Washington DC- With the rewrite of No Child Left Behind hitting the Senate floor this week, U.S. Senator Bob Casey (D-PA) has introduced an amendment that would fund universal pre-k by ending the corporate inversions tax loophole. The inversions loophole allows U.S. companies to claim they are headquartered overseas and avoid U.S. taxes. The measure could receive a vote as soon as this week. It would invest $30 billion in voluntary, locally driven pre-K programs. Casey has introduced a universal pre-k bill each Congress since 2008.
“Investing in pre-k is good for our nation’s children and for our nation’s economy,” Senator Casey said. “One of the best steps we can take in the long run to boost wages is to invest in early learning so that every child has a fair shot to achieve his or her dreams. The research into the benefits of early learning is overwhelming. If children learn more early in life they earn more later in life. This amendment is an opportunity to invest in our children and the long-term foundation of our economy while ending an egregious tax loophole that both parties agree needs to go.”
Research has shown that children who attend high?quality preschool programs are less likely to be held back in school, require remedial education, engage in criminal activity, or utilize the social safety net later in life. They are more likely to graduate from high school and have higher earnings as adults.
Despite the clear benefits of early childhood education programs, millions of young children from low- and moderate-income families lack access to high-quality, affordable preschool programs. The Strong Start for America’s Children Amendment is a five-year, innovative federal-state partnership to expand and improve early learning opportunities for children across the birth-to-age-five continuum.
The Casey Amendment
Access to High-Quality Preschool
- Provides more than $30 billion in paid-for mandatory formula and grant funding to states, with a state match, for high-quality, full-day preschool for four-year-old children from families earning below 200% of the Federal Poverty Level (FPL).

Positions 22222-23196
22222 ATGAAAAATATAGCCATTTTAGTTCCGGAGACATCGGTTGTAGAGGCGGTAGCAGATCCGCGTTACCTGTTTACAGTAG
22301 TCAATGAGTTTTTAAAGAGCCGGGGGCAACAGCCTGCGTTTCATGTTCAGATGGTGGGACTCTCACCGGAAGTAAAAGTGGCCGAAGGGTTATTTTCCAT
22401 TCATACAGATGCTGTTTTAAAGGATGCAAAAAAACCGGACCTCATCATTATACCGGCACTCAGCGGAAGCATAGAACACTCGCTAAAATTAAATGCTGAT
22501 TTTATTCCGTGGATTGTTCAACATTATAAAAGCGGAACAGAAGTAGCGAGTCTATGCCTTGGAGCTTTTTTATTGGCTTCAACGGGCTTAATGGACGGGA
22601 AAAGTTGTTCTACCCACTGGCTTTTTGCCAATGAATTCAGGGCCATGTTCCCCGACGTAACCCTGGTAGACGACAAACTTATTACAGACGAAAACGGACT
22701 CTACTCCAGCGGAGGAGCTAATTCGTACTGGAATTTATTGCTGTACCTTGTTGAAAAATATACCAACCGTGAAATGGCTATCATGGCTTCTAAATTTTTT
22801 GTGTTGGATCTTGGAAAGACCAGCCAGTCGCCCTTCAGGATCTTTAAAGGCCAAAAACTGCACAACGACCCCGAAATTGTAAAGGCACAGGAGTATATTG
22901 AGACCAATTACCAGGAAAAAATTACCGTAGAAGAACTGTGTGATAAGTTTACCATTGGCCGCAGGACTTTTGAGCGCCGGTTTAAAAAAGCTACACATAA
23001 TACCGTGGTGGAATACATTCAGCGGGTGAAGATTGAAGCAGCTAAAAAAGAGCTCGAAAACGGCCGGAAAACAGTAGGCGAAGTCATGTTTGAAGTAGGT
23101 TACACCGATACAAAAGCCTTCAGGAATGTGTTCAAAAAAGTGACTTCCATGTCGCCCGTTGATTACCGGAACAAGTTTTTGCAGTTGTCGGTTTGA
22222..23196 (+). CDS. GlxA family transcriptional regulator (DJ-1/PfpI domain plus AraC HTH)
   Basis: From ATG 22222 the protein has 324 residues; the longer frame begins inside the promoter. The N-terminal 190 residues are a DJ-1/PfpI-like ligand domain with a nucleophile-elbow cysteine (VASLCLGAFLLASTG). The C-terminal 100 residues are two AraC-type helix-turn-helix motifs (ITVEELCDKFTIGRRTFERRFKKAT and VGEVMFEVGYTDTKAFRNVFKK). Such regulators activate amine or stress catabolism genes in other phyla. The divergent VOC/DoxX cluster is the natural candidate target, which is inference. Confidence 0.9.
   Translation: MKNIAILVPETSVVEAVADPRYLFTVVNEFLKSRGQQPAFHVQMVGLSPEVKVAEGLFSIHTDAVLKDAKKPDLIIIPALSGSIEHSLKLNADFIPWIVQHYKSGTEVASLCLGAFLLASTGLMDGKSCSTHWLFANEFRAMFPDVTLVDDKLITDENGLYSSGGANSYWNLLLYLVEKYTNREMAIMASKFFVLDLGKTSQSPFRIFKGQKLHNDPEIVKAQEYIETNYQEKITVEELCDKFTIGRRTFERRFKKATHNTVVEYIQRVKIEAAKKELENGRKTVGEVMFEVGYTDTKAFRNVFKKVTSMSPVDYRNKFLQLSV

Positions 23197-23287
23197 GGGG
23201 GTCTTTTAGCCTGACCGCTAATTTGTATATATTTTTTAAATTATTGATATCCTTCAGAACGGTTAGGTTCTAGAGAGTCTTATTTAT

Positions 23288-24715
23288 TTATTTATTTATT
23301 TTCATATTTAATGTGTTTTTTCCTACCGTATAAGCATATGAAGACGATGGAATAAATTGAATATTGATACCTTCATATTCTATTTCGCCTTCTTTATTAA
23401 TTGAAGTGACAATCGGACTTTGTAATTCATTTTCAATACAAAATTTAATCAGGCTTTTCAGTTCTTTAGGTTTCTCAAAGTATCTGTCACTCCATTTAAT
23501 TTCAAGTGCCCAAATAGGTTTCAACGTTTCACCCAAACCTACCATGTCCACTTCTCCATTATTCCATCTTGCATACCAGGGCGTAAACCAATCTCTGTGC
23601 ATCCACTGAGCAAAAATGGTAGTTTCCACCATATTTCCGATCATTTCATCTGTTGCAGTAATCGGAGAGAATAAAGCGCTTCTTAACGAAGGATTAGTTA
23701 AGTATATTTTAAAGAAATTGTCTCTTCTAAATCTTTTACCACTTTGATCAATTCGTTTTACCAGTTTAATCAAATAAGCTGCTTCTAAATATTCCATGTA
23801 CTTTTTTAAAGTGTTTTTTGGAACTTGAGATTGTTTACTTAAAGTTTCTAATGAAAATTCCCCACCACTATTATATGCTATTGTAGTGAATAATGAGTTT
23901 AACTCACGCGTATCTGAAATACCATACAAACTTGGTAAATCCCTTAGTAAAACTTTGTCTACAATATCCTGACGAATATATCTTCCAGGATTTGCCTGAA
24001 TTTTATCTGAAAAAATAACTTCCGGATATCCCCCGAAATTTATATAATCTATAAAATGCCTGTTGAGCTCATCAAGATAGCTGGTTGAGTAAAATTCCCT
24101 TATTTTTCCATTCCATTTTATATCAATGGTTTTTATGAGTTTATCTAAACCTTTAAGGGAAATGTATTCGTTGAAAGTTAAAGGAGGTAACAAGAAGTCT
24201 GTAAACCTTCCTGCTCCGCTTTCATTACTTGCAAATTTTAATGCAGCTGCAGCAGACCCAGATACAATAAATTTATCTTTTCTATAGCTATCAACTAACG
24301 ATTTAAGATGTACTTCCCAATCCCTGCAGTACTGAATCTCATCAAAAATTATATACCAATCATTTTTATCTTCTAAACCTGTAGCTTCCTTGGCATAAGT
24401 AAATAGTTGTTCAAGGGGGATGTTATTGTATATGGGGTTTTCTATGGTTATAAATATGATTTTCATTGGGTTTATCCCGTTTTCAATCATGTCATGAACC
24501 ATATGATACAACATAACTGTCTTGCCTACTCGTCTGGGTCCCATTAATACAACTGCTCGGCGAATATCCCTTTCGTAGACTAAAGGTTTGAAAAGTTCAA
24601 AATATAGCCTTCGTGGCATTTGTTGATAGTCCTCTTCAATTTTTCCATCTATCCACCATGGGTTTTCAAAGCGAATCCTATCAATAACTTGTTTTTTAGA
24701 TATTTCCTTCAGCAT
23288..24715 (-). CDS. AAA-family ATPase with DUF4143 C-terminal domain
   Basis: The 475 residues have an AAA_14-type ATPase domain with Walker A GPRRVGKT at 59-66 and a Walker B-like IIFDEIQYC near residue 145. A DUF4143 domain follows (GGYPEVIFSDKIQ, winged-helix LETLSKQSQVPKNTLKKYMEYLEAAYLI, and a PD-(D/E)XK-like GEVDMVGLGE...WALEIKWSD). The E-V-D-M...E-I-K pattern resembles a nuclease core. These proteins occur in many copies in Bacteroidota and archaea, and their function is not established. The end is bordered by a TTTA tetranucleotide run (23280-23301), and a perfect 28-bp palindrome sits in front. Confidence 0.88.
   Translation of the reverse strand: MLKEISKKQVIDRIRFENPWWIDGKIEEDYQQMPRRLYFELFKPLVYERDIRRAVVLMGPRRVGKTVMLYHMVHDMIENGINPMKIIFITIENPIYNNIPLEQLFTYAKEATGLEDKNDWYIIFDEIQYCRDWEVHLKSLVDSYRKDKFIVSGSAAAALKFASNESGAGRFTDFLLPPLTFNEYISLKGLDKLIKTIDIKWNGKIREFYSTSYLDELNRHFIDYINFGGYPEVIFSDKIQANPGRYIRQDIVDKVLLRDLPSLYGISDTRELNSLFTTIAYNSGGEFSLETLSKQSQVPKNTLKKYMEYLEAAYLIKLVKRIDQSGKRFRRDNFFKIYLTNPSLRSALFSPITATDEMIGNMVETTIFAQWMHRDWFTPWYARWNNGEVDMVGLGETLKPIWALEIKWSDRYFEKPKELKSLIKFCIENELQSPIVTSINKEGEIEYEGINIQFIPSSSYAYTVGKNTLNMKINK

- States that provide universally available, voluntary, high-quality preschool programs for 4-year-old children can use funding to provide access to 3-year-olds that meet the same eligibility requirements.
- States in turn provide subgrants to local entities, including school districts and Head Start programs or licensed child care settings, to offer children high-quality prekindergarten programs. Such programs must include:
- Teachers with high qualifications that are paid comparably to K-12 teachers;
- Rigorous health and safety standards;
- Small class sizes and low child-to-staff ratios;
- Instruction that is evidence-based and developmentally appropriate; and
- Evidence-based comprehensive services for children.
- Mandatory funding is fully offset by limiting the ability of U.S. companies to invert and move their tax domicile overseas to reduce their tax liability.
Early Learning Quality Partnerships
- New Early Head Start and child care partnerships are supported to improve the quality of child care for infants and toddlers through age three.
- These partnerships will meet the high-quality performance standards of Early Head Start and blend federal funds to provide high-quality, full-day care.
Children with Disabilities
- The bill acknowledges that high-quality prekindergarten programs should be inclusive of services for children with disabilities.
- The bill recognizes the need for increased funding to serve children with disabilities in early childhood settings by increasing the authorization level for programs for infants and toddlers with disabilities and preschool grants for children with disabilities under the Individuals with Disabilities Act.
- The bill expresses a sense of the Senate that federal funding for voluntary, evidence-based home visitation programs under the Maternal, Infant, and Early Childhood Home Visiting Program should be continued.
- This cost-effective program improves maternal and child health and increases school readiness for vulnerable populations by delivering voluntary parent education and family support services directly to parents with young children.
The Casey amendment would seek to end the corporate tax inversions loophole. Specifically, it would change the 80/20 ownership rule to a 50/50 rule. In other words, companies would need to be at least 50 percent foreign-owned (as opposed to just 20 percent) to escape U.S. tax jurisdiction. In effect, this would mean that a company looking to invert by merging with a foreign company would have to merge with one at least as large as itself. This significantly decreases the incentive to engage in an inversion.